Spirituality within Cloudstreet
One of the most significant themes explored within Tim Winton’s Cloudstreet is spirituality, and the novel reflects a wide range of differing spiritualities, including the belief in luck and chance, religion, as well as exploring Australian history through Aboriginal spirituality.
As an increasingly diverse and multi-faith nation, Cloudstreet reflects Australia’s changing belief systems and growing secularism, particularly prevalent to its 1940’s-1960’s context. Following the absolute horrors of WWI and WWII, many previously religious individuals began to become disillusioned with their faith. The Lambs are a testament to this, as Fish’s near-death experience prompts them to disregard their belief in God, religious allusion clearly identifying this, “No one believes anymore: the disappointment has been too much.” After “The Lambs of God” could no longer be applied to his name, Lester struggled to completely disconnect from his faith and sought spirituality in knife spinning, “The knife never lies, you know… It always knows best.” The theme of luck and chance arises within this quote and it is an understanding that Lester shares with Sam, who blames his impulsive and irresponsible behavior on “the shadow”, a recurring motif within the text: ““Well the shadow was on him, the Hairy Hand of God, and he knew that being a man was the saddest, most useless thing that could happen to someone.” Winton’s utilization of episodic structure allows each differing spirituality to be showcased and compared to that of others, demonstrating the increasing diversity of faith within society. In representing relevant spiritual issues within Cloudstreet, Winton enables the novel to be able to connect to a wide variety of individuals with varying beliefs and increases the value of the text as a whole.
Spirituality in Cloudstreet is most distinctly explored through the characterization and experiences of Fish. Divided into Spiritual Fish and Physical Fish, the character acts as the narrator for the text and the entirety of the saga is told within the seconds of his dying breaths, “I’m Fish Lamb for those seconds it takes to die, as long as it takes to drink the river, as long as it took to tell you this.” The anaphora of “as long as” exemplifies the length of the saga and allows the novel to come full circle. Before his final release in the river at the end of the novel, Fish consistently yearned for “the water”, and his spiritual approach to it became a passionate devotion, “…he’s hungry for the water, he wants it more than ever.” The motif of the water is ultimately a metaphor for Fish’s release through death, which he thirsts for ever since “only half of [Fish Lamb] came back”. It is only through death that the Physical Fish and Spiritual Fish can be united, and the cyclical narrative can reach its end. Fish’s spirituality, and ability to connect with other spiritual beings such as ghosts and the pig, eventually lends itself to other characters. Much to Lester’s surprise, he recognizes Fish’s communication with the anthropomorphic pig: “The flamin pig. The pig has just spoken. It’s no language that he can understand but there’s no doubt.” Magic realism is depicted through this quote and Lester eventually determines his own understanding of the pig as “Pentecostal”, thus connecting it to his own Christian faith.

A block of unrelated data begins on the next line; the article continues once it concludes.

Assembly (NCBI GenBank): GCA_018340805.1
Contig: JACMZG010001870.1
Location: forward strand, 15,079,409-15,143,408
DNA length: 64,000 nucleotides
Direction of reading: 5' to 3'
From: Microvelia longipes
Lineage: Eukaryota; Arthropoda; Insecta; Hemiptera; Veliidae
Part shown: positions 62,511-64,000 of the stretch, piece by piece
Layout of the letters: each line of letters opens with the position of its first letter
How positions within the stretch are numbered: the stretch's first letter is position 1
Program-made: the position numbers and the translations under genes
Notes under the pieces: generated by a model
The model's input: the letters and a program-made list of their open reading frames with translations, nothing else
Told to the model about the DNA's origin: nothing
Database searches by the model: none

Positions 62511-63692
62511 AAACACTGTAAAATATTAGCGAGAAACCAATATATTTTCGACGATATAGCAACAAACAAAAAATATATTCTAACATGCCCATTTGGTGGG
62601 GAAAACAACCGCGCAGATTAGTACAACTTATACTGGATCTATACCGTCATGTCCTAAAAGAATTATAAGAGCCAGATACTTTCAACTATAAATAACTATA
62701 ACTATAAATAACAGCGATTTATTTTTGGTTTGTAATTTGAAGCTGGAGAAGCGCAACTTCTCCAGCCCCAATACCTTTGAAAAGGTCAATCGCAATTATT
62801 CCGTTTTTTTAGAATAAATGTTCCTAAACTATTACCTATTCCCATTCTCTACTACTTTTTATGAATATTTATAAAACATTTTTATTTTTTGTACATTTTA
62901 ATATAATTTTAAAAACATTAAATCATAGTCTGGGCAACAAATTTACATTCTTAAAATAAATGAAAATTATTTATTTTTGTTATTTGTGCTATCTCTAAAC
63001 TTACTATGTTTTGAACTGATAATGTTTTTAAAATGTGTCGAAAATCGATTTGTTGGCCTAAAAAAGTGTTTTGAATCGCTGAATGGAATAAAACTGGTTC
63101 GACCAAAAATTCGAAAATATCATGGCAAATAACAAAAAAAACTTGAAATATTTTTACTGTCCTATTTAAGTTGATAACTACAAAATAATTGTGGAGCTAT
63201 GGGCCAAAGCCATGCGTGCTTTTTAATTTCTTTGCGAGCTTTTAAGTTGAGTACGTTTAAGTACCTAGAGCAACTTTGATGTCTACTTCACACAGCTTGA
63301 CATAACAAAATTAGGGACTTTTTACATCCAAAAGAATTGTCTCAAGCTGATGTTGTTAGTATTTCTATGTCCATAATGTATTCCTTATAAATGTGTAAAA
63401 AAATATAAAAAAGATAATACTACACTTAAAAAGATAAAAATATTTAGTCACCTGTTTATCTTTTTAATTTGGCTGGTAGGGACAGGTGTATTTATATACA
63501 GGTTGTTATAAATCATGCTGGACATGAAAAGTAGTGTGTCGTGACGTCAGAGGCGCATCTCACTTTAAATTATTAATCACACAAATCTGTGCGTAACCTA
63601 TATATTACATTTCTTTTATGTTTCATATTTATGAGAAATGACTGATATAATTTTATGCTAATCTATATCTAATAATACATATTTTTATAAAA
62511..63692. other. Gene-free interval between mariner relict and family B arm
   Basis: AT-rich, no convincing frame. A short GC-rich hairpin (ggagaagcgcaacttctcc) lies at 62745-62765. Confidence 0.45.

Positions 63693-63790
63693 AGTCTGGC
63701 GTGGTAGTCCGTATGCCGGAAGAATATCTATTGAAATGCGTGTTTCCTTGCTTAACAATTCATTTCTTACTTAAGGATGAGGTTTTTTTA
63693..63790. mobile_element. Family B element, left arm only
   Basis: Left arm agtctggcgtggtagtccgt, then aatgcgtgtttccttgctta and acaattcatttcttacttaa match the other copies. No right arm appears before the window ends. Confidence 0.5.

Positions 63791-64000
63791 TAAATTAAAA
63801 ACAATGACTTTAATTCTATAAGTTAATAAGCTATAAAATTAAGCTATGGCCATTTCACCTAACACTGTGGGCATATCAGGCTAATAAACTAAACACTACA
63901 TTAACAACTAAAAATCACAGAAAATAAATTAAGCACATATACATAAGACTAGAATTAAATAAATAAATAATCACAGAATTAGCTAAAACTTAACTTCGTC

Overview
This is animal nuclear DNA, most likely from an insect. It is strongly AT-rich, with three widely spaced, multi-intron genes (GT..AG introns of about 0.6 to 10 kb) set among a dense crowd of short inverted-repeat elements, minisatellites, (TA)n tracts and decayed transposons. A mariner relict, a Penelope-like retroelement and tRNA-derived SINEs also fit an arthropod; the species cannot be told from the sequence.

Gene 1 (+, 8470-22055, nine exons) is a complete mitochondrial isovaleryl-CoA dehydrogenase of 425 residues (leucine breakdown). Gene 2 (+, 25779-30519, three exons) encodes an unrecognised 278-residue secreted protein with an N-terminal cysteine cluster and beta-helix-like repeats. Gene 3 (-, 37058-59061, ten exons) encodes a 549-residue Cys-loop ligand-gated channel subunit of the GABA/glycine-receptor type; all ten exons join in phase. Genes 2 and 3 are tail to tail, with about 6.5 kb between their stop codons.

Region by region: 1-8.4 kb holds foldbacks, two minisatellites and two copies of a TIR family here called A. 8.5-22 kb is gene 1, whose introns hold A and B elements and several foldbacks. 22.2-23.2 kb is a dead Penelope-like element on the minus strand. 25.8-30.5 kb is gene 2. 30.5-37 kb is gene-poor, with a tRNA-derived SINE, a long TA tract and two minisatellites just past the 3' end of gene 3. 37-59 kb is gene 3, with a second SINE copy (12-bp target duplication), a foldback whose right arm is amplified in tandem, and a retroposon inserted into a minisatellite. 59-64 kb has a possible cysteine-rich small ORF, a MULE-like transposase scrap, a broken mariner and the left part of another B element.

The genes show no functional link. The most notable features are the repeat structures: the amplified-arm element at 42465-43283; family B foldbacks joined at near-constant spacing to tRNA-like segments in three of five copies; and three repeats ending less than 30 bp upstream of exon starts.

The spirituality of Cloud street, the “living breathing house”, is made most apparent through Winton’s introduction of Aboriginal spirituality. Drawing upon Aboriginal social issues of assimilation and racism, which increase the value of the text to an Australian and Aboriginal audience, Winton provides a dark history of Cloud street, “Girls were procured and the house filled. She aimed to make ladies of them so they could set a standard for the rest of their sorry race… the mission girls climbed into bed with one another at night and cried.” This foreshadows Fish’s many negative experiences in the house, particularly in the library, as well as his cries and pain from his communications with the ghosts in that room. Winton further presents Aboriginal spirituality through the character of the Aboriginal man, who interacts with Quick and Sam, and watches over Cloud street in an attempt to rid the negative spirits that reside in it, “Down the street, looking up with bloodshot eyes, a dark, woolly man stands with a stick, beating it slowly against his knee, humming under his breath until the dusk claims him and the library goes back to being vile and dark and fluid.” The negative connotations in this figurative language reinforce the dark history and spirituality that is within Cloud street, which is eternally released with the birth of Wax Harry, “The spirits on the wall are fading, fading, finally being forced on their way to oblivion… freeing the house.” Winton employs cyclical narration to juxtapose the beginning and end of the negative spirituality within Cloudstreet: the spirits awaken with a death in the library and are finally freed from the library with a birth.
In conclusion, Cloudstreet successfully represents the various belief systems within Australian society through the differing personalities of its characters, and thus reflects the nature of Australian society as a whole.
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